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Has anybody ever encountered problems with fmin_slsqp (or anything else in scipy.optimize) only when using very large or very small numbers?

I am working on some python code to take a grayscale image and a mask, generate a histogram, then fit multiple gaussians to the histogram. To develop the code I used a small sample image, and after some work the code was working brilliantly. However, when I normalize the histogram first, generating bin values <<1, or when I histogram huge images, generating bin values in the hundreds of thousands, fmin_slsqp() starts failing sporadically. It quits after only ~5 iterations, usually just returning a slightly modified version of the initial guess I gave it, and returns exit mode 8, which means "Positive directional derivative for linesearch." If I check the size of the bin counts at the beginning and scale them into the neighborhood of ~100-1000, fmin_slsqp() works as usual. I just un-scale things before returning the results. I guess I could leave it like that, but it feels like a hack.

I have looked around and found folks talking about the epsilon value, which is basically the dx used for approximating derivatives, but tweaking that has not helped. Other than that I haven't found anything useful yet. Any ideas would be greatly appreciated. Thanks in advance.


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2 Answers 2

I've had similar problems optimize.leastsq. The data I need to deal with often are very small, like 1e-18 and such, and I noticed that leastsq doesn't converge to best fit parameters in those cases. Only when I scale the data to something more common (like in hundreds, thousands, etc., something you can maintain resolution and dynamic range with integers), I can let leastsq converge to something very reasonable.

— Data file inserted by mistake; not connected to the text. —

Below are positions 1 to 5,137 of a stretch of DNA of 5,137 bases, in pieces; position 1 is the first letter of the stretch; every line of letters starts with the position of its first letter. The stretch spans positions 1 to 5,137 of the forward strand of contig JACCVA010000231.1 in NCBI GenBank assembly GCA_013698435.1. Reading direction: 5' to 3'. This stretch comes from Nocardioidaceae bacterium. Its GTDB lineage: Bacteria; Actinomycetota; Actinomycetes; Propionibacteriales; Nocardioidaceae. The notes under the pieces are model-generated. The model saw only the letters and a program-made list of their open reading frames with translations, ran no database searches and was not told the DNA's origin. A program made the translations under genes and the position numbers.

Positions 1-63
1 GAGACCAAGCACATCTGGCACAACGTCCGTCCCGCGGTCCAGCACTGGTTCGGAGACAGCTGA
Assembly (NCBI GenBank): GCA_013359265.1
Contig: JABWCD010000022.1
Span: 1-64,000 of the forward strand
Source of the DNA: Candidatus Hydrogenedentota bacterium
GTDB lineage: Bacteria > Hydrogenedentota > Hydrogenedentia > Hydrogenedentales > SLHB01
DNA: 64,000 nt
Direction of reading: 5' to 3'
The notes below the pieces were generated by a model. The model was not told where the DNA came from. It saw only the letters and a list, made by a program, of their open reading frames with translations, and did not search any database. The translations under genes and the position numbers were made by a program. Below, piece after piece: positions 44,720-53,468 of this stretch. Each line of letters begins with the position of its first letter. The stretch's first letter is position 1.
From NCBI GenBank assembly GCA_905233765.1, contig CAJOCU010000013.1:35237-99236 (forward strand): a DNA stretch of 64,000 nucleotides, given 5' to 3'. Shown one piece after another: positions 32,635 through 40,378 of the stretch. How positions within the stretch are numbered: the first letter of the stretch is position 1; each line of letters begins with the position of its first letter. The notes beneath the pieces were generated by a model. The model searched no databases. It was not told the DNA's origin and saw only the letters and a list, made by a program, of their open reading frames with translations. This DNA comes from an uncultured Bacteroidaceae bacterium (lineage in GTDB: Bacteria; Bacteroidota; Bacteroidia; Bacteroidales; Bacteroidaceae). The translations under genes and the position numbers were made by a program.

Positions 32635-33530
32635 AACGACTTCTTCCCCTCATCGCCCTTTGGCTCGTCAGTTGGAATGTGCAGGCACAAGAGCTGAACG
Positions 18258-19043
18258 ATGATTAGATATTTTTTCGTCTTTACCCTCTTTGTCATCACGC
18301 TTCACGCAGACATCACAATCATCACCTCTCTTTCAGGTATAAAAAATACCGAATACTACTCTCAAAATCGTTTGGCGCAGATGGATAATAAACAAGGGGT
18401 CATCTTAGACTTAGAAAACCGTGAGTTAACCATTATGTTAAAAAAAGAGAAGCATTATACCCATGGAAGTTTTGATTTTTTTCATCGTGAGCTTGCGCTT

I've been trying around with those optional tolerance parameters so that I don't have to scale data before optimizing, but haven't had much luck with it...

Does anyone know a good general approach to avoid this problem with the functions in the scipy.optimize package? I'd appreciate you could share... I think the root is the same problem with the OP's.

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Are you updating your initial guess ("x0") when your underlying data changes scale dramatically? for any iterative linear optimization problem, these problems will occur if your initial guess is far from the data you're trying to fit. It's more of a optimization problem than a scipy problem.

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